When your divorce trial is looming, you and your attorney put a lot of effort into preparations. Your attorney has been gathering, sorting, and analyzing evidence for months, making witness lists and preparing to question you and other witnesses on the stand. In fact, you wouldn't dream of heading to trial without these extensive preparations.
However, the great majority of divorce matters don't end in trial, but in some form of negotiated settlement. Often, these settlements are reached through mediation. Though the type of preparation required for divorce mediation is somewhat different, it is no less important than preparing for trial. And as with any important endeavor, the outcome you achieve is often directly linked to the effort you put in to the process. Here are some tips to help your mediation be both cordial and productive.
This might sound obvious, but there are some things that will be hotly contested in your divorce, and some that will not. For instance, you might agree with your spouse on how certain property will be divided, but be completely at odds about child custody and parenting time. Of course, your mediator will help you identify issues that need resolution, but if you spend some time thinking about them first, on your own and with your attorney, the process will go more smoothly.
What's the difference? A position is black-and-white, such as "I want sole custody of the kids." Either you'll get the desired outcome, or you won't. If your spouse opposes your position, one of you will win and one of you will lose. Or maybe you'll both lose, but you can't both win.
However, every position has an interest behind it. Dig deep to identify your interests, because while it's not possible to satisfy two opposite positions, it is often possible to meet both parties' interests. For instance, both parties may want sole custody of the children, which is impossible to achieve. If the interest you're looking to meet is, "being deeply involved in my children's life, not just a visitor," you can agree to do certain things that support that interest for both parents. The result? Both parents win, and more importantly, so do the kids.
Two can live as cheaply as one, goes the old saying, but the flip side of that is that when one household becomes two, there are suddenly more expenses without a corresponding increase in income. Do some research into what your living expenses will be after divorce prior to your mediation. This will have a double benefit: it will keep you from agreeing to accept less property or support than you need just to resolve the issue, and it will keep you from arguing unnecessarily because you're afraid you won't have enough.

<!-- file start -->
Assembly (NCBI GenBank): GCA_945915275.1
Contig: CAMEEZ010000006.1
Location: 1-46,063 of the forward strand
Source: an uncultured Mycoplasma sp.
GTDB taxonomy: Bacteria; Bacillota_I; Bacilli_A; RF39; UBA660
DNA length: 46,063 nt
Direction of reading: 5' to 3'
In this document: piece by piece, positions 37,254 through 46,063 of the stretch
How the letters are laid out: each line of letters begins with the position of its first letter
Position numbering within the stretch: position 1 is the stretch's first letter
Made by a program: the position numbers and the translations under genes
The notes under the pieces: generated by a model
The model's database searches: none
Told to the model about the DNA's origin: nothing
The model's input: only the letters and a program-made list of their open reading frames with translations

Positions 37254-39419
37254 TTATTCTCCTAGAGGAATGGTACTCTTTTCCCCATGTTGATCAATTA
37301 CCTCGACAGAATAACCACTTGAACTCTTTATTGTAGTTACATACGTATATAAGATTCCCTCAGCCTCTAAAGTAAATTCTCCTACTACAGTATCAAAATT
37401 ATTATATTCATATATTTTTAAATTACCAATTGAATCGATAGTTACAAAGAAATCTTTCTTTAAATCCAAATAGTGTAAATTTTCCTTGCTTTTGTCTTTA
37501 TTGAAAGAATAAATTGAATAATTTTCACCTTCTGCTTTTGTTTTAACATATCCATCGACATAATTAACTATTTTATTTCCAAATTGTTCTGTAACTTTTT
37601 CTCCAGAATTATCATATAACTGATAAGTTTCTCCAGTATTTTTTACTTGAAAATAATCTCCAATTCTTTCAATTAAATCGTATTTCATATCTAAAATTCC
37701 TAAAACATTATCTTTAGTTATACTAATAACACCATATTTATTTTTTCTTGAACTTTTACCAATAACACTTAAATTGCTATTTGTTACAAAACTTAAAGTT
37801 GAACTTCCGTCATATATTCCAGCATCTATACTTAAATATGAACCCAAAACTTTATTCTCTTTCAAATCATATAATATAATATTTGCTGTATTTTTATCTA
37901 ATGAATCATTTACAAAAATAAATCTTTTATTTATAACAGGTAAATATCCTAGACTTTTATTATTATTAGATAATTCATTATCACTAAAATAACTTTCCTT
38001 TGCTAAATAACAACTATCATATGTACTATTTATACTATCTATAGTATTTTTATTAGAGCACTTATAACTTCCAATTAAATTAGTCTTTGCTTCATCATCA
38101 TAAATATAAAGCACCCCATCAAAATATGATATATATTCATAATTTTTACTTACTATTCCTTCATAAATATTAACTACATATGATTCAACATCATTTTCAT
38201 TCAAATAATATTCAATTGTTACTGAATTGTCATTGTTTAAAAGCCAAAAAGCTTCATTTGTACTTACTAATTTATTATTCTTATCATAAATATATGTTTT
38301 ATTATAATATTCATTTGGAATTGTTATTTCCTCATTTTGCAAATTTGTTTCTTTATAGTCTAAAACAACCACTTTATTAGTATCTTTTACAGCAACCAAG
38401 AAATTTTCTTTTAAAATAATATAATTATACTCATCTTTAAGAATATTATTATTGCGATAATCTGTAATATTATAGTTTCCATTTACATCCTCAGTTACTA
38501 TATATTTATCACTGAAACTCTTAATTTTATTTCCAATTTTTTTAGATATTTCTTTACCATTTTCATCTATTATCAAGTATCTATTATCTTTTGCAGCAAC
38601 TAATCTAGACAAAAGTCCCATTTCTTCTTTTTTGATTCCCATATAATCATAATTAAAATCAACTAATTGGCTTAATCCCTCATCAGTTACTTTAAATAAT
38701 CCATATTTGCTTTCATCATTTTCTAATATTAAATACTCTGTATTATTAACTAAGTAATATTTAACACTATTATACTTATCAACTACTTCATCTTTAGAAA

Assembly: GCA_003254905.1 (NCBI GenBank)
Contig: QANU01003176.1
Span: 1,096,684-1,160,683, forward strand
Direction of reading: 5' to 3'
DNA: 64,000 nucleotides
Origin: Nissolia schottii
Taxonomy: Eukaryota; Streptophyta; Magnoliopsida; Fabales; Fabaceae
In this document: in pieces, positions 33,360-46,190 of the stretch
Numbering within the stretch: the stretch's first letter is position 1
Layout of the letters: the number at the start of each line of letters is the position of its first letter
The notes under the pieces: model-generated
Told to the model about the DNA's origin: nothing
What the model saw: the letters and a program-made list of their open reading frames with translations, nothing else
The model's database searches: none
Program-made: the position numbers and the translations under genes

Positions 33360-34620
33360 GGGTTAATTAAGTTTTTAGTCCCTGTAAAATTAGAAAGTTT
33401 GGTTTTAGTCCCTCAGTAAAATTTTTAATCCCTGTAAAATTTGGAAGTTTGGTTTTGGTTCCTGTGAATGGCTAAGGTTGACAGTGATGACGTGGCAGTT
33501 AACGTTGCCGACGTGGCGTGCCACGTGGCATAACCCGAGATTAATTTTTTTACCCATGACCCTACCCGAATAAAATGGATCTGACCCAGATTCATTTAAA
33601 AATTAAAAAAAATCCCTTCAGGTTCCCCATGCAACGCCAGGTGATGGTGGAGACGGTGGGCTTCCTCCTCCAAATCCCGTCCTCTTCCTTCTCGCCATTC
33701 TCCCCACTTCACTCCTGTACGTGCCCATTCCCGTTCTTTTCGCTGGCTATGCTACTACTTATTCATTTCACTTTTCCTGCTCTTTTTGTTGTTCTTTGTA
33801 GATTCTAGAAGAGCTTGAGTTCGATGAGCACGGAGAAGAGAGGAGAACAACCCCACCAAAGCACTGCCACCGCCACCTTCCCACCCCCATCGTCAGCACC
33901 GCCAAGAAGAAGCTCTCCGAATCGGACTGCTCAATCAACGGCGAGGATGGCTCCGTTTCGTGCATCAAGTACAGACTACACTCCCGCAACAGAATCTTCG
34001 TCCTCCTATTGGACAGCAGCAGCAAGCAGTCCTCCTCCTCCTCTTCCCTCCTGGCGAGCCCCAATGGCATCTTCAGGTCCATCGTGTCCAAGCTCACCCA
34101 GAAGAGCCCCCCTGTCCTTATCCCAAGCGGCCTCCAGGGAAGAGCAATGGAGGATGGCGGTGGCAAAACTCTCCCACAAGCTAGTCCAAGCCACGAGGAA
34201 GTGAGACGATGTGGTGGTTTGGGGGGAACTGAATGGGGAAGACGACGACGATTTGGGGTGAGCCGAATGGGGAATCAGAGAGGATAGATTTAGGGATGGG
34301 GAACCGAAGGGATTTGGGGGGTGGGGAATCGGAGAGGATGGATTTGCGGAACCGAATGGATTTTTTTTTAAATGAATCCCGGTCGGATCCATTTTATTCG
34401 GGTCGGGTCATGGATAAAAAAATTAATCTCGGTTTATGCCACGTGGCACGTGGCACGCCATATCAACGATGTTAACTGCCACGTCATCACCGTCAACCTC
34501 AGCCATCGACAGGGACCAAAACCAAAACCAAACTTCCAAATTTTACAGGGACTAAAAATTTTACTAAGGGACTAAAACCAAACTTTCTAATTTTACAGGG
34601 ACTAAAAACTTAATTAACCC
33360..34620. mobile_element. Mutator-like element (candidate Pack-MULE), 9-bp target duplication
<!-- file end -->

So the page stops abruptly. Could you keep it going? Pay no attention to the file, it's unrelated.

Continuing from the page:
You should also have exchanged financial information with your spouse so that you know exactly how much there is to divide. If you're not able to trust that your spouse has been honest in disclosing their assets, discuss with your attorney whether mediation is really right for your situation.
You should be prepared to be flexible in your mediation, but there may be some potential outcomes to which you just can't agree. Know in advance what those are, so you won't have to decide in the moment whether you should stand your ground, or risk blowing up the mediation because of an emotional reaction to an unacceptable suggestion. Be prepared to propose acceptable alternatives to any of the deal-breakers you've identified.
Mediation has a lot of benefits, not least of which is that it allows for creative solutions and flexibility, resulting in a mediated outcome that you can really live with. Mediation allows you to be more involved in the decisions that affect your life than, say, litigation. The downside is that mediation also requires you to be more involved in those decisions. That's work you have to do, and, while it's worthwhile, it can be emotionally exhausting.
Do what you need to in order to keep yourself balanced: try to get enough sleep, exercise, and healthy food (easier said than done, even in the best of times, but important to strive for). Consider seeing a therapist or divorce coach for some experienced, objective support. And while your attorney shouldn't be your primary source of emotional support, she can help you know what to expect from mediation, so that you feel prepared and your anxiety and stress levels are lower.
If you are considering divorce mediation in Maryland and want to make the process as successful as possible, we invite you to contact Arn Family Law for a consultation to learn more about Maryland divorce , our attorneys, and our services. Arn Family Law serves clients in Howard, Anne Arundel, Baltimore, Frederick, Carroll, Calvert, St. Mary's, Talbot and Montgomery Counties and the surrounding region of Maryland. We look forward to working with you.